This year is the 260th anniversary of the Battle of Zorndorf, fought on August 25, 1758. Realistically, the battle between the Russians and Prussians was fought to a draw, but Frederick claimed victory based on his possession of the field after the Russians marched off to their baggage train. This undoubtedly gave inspiration to Napoleon to "lie like a bulletin" when he would report the results of battle wins and losses.

But that is a story for another day...

Russian camp at Quartschen.

Zorndorf Project Objectives
My plan is to build 16 battalions of Russian infantry, 5 regiments (24 figures each) of cavalry, 4 field artillery pieces with crew and limber teams, and 2 to 4 light regimental guns. The army will be divided into three infantry brigades: Galitzin, Saltykov and the Observation Corps commanded by Browne; and one cavalry brigade commanded by Demiku.

The infantry will include approximately 4 battalions of Observation Corps Musketeers and maybe one battalion of OC Grenadiers if the later figures are available to me. There will be at least 2 regular grenadier battalions added to 8 to 10 battalions of Russian Musketeers.

The cavalry contingent will feature regiments of 24 figures which I arbitrarily divide into two "squadrons" of 12 riders. These are not actual squadrons, but I treat them as such in my wargame armies.

The artillery component will include a variety of smooth bore field guns of 6-pds and 12-pds plus Shuvulov howitzers and light 12-pound unicorn howitzers. The regimental guns will include the Shuvulov howitzers and some 3-pounders.

Zorndorf Progress in 2017
My Russian army started gathering steam and mass during the second half of 2017 as I added both cavalry and musketeer infantry to the ranks.  The new cavalry forces included:

12 x cuirassiers
24 x dragoons
24 x horse grenadiers
24 x hussars
24 x Cossacks

I also added one battalion of my new Minden Russian Musketeers in Summer waistcoat and commander stands representing Galitzin and Saltykov. This brought my infantry contingent up to 4 musketeer battalions and 1 grenadier battalion in 2017.

Zorndorf Progress in 2018
We are but a few days into the new year and I have already finished painting a second battalion of the new Minden Russian Musketeers in Summer waistcoats.

Narva Regiment with GMB Designs flags and Minden Russian Musketeers.

Narva Regiment with all platoons deployed in line.

A New Basing System for the Russians
You may have noticed that I have gone to a different basing system for my SYW army in order to move the figures closer together, shoulder to shoulder, if you will. The battalions now have 32 figures on four stands compared to the old system of 30 figures on five stands. The two end stands have 9 figures each, with the drummer deployed out on the flank. The two center stands have 8 figures each.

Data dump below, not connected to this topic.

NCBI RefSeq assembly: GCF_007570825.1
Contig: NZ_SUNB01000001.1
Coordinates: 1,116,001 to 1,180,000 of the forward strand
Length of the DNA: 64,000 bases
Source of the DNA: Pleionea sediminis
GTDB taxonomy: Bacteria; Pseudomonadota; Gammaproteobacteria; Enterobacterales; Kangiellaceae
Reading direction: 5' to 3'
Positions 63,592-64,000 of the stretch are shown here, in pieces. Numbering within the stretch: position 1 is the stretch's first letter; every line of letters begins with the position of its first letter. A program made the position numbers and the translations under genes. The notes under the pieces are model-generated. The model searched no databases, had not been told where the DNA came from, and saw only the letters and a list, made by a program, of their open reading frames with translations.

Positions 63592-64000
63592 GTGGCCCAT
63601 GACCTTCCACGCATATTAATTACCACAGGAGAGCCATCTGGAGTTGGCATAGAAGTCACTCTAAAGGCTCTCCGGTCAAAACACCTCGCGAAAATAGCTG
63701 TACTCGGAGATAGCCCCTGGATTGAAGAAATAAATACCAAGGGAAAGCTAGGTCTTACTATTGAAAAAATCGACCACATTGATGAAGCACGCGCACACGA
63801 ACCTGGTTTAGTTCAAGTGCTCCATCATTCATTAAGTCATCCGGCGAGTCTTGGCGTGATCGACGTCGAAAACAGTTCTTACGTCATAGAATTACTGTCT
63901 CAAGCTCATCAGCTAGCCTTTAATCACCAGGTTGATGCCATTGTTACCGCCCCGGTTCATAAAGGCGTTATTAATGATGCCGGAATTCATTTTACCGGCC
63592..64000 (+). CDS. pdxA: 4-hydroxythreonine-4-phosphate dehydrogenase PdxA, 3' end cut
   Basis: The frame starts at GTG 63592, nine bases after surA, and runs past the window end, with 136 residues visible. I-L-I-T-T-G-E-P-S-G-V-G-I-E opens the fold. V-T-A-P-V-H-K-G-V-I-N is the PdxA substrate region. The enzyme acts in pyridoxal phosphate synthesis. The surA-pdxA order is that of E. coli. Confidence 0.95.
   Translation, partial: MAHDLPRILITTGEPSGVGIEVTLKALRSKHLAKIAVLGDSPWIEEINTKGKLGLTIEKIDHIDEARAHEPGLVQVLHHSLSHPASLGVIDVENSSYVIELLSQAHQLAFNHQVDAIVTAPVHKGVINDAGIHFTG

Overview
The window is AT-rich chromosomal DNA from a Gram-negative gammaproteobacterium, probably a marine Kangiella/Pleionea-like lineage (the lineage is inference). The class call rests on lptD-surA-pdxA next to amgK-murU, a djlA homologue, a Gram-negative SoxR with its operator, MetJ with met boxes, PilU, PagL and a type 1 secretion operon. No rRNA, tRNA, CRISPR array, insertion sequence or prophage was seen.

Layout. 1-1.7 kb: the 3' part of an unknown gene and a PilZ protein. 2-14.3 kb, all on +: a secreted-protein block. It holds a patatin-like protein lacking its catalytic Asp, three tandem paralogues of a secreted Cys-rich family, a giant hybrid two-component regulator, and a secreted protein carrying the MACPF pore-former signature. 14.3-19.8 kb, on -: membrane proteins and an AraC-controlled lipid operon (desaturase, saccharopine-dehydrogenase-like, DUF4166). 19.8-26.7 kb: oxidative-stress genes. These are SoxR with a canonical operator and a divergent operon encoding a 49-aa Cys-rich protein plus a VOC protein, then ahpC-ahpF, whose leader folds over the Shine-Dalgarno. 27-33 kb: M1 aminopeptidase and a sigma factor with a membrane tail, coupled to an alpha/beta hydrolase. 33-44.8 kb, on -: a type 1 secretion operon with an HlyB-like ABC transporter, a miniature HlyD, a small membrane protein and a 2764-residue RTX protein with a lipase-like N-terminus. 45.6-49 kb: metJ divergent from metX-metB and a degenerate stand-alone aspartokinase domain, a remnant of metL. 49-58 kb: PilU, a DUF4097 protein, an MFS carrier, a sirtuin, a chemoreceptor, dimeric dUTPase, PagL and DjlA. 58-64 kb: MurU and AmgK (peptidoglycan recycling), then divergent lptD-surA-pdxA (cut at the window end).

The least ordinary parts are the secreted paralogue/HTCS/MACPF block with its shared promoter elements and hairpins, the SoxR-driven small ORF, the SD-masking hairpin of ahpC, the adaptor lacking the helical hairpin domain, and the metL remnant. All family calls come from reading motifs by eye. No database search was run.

The new basing system depicting the drummers on the flanks.
Note that the central core of figures on both types of stands line up.

The Narva Regiment marching in column.
I like the look of the outlier drummers on each side of the regiment when it is deployed into a column.

Narva (front) and Moscow (rear) Russian regiments.

I will do another post this week that goes into more detail on the new basing system for the Russian infantry.

Work in Progress
Yesterday saw me cleaning and assembling enough figures to paint two 32-figure Russian Musketeer battalions and four artillery batteries (2 x 12-pdrs and 2 x Shuvulov Secret Howitzers) including limbers. I hope to have all of these painted and based by the end of this month (January 2018).

Russian musketeers (right) and artillery (left) are ready to be primed grey.

Close up of two 32-figure battalions of Russian Musketeers.

Close up view of Russian artillery: two 12-pdrs (left) and two Shuvulov Howitzers (right).
Minden Russian artillery crews come in loading or firing poses.

I expect to have the two musketeer battalions done by the end of this month (January 2018), which would give me one Russian infantry brigade all in red Summer waistcoats and one infantry brigade wearing their Fall and Winter uniform coats of green. That would give me 8 of the 14-16 battalions that I will need for the Zorndorf game at the SYWA convention in March.

We have some Russian Observation Corps musketeers and grenadiers under commission with one of our sculptors, but it might be a bit iffy to expect them to be ready in time for the convention in March. This is due to the lead time needed to not only sculpt the figures, but also to make master and production moulds, and then ship them to Fife & Drum Miniatures Central to get them bagged and ready to sell (or in my case, to get them painted). However, I expect to be able to get the OC figures ready and painted in time for either Historicon or a refight of the game in August 2018.

There are also more Russian musketeers and grenadiers both in Summer and Fall/Winter kit that are on the work bench, so there should be a significant expansion of the SYW Russian range in 2018.